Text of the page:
Today’s guest picture comes from my friend Simon from Canonbie. He works all over Europe, and noticing an interest in bridges in recent guest pictures, he has kindly sent me a picture of two fine bridges taken from a third bridge at St Gallen in Switzerland.
We had another fine, dry day here, with almost continual sunshine. As I couldn’t stand the heat outside, I spent the morning in the kitchen. I started by preparing a loaf for the bread making machine, and then baked a batch of ginger biscuits.
Our fan oven is broken at the moment and I found that using the top (non fan) oven was a tricky business. The finished biscuits were no works of art. Sandy came round for coffee and a catch up, and fortunately we found that the biscuits passed the taste test even if they didn’t look very good.
After Sandy left, with some runner beans and plums, I set about stewing some more plums, and by the time that I had finished, Mrs Tootlepedal had returned from another session stuffing envelopes for a mail out from the Buccleuch Centre.
I did find a moment to sneak out into the garden to check on the butterfly situation.
It was good to see a mixed bag of visitors. The hoverfly was having a drink in the pond.
I noticed that there was a good deal of starling activity . . .
. . . and they were particularly interested in the rowan tree. I went and got my bird camera and wasted quite a bit of time trying to get a a decent ‘beak and berry ‘ shot . . .
. . . but the birds were not very cooperative and either swallowed berries very quickly or hid behind branches.
After lunch, I went out into the garden again and saw many more butterflies about . .
. . . and some bright yellow bees which are probably carder bees. The last roses of summer are continuing to do well.
Mrs Tootlepedal, having had a busy morning, had a busy afternoon too, this time on Langholm Initiative business, so I went for a walk.
My plan was to go for a gentle low level walk, taking in any birds that I passed, and hoping to see some fungus. It started well . . .
. . . but there were people throwing stones into the Ewes water to encourage their dogs to go for a swim so any chance of good wagtail shots disappeared.
I looked at trees on the Castleholm as I walked up the Lodge Walks and past the pheasant hatchery instead.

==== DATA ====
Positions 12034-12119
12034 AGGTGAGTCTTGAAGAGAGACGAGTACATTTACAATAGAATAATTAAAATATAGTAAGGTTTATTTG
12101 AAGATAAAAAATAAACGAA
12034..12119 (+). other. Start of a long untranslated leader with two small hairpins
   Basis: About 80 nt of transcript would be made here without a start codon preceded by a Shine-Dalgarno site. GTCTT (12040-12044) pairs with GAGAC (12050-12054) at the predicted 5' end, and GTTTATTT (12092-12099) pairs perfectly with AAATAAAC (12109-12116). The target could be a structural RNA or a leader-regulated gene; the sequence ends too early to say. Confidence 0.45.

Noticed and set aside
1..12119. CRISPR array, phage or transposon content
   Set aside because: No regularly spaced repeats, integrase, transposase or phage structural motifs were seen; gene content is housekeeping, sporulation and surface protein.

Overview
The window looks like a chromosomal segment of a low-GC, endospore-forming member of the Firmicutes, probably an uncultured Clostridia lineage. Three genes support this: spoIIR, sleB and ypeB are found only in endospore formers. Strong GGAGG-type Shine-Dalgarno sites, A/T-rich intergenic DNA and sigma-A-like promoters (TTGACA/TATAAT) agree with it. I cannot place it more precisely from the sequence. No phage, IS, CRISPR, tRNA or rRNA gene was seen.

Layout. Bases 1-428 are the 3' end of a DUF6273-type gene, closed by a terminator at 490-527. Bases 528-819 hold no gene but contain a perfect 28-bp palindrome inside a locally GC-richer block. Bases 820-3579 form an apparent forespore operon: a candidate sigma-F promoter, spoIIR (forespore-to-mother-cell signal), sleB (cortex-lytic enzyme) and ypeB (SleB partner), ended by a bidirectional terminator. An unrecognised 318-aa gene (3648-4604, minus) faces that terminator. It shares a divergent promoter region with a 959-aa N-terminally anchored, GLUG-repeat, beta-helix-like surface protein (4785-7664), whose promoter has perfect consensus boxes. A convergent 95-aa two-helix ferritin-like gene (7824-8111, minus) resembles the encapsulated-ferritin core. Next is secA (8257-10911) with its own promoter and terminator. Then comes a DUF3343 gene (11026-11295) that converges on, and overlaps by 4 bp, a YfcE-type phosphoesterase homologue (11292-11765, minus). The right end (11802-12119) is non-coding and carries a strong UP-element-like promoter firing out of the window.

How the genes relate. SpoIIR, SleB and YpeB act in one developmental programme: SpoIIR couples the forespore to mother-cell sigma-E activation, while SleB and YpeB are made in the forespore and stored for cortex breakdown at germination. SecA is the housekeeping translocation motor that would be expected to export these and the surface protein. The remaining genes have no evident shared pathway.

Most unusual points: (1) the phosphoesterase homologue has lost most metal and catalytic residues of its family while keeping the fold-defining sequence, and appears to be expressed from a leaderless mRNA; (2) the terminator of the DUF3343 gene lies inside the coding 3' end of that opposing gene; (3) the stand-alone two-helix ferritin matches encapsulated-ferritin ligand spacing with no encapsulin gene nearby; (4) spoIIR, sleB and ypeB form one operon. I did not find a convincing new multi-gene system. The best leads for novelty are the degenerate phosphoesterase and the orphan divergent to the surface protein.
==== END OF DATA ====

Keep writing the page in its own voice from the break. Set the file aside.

When I got to the North Lodge, I decided that I would go ’round Potholm’ as it was such a lovely afternoon and set off along the Langfauld track. (Click on a picture in the gallery for a larger view.)
I felt so cheerful that I revised my route plans as I went along. The road back from Potholm to Langholm is not the most exciting part of the walk (unless you are particularly interested in lichen on walls), so when I got to Potholm farm, instead of going down to the river and crossing the bridge, I went a little further along the track and took to the open hill. I looked back down as I went up.
I had a look around and there were no cattle to be seen, so this gave me the opportunity to walk back to the town along the splendid ridge, taking in Potholm and Castle Hills.
The camera flattens the route out a bit but in real life, it is quite steep in parts, so I was glad to stop every now and again to take a picture, or two, or even three.
This is the first mini summit.
And there are always curious sheep on the hill, wondering what I am doing.
The ridge separates the Esk and Ewes valleys. This was the view up the Ewes valley . . .
With pictures in the press of queues of walkers waiting to climb up the path on Snowdon, with reports of severe erosion of popular paths in the Lake District, and with questions being asked about limiting access to Ben Nevis because of overcrowding, it seemed almost to be selfish to be able to stroll along this wonderful ridge on such a day without seeing another soul.
And a gallery of looking around:
That last frame shows a small copper butterfly. I didn’t want to disturb it and I didn’t have my butterfly camera with me so I couldn’t do it justice, but I was pleased to see one and record the meeting.
At the end of the ridge, I came to the literal and metaphorical downside of my excellent outing as I had to proceed very carefully and slightly painfully when it came to lowering myself down the track back to the Kilngreen. The difficulties of going down steepish hills are quite hard to bear as I used to love bounding down hill in my more athletic days (long ago).
I took a picture of the town bridge to celebrate my safe arrival at the bottom of the hill.
I got home to find that Mrs Tootlepedal had watched a bit of cycling and finished her work.
We had the stewed plums with custard for pudding after our evening meal. I am going to have a ginger biscuit before going to bed. All in all, it has been a very satisfactory day.
I even managed to catch a flying bird of the day on my walk.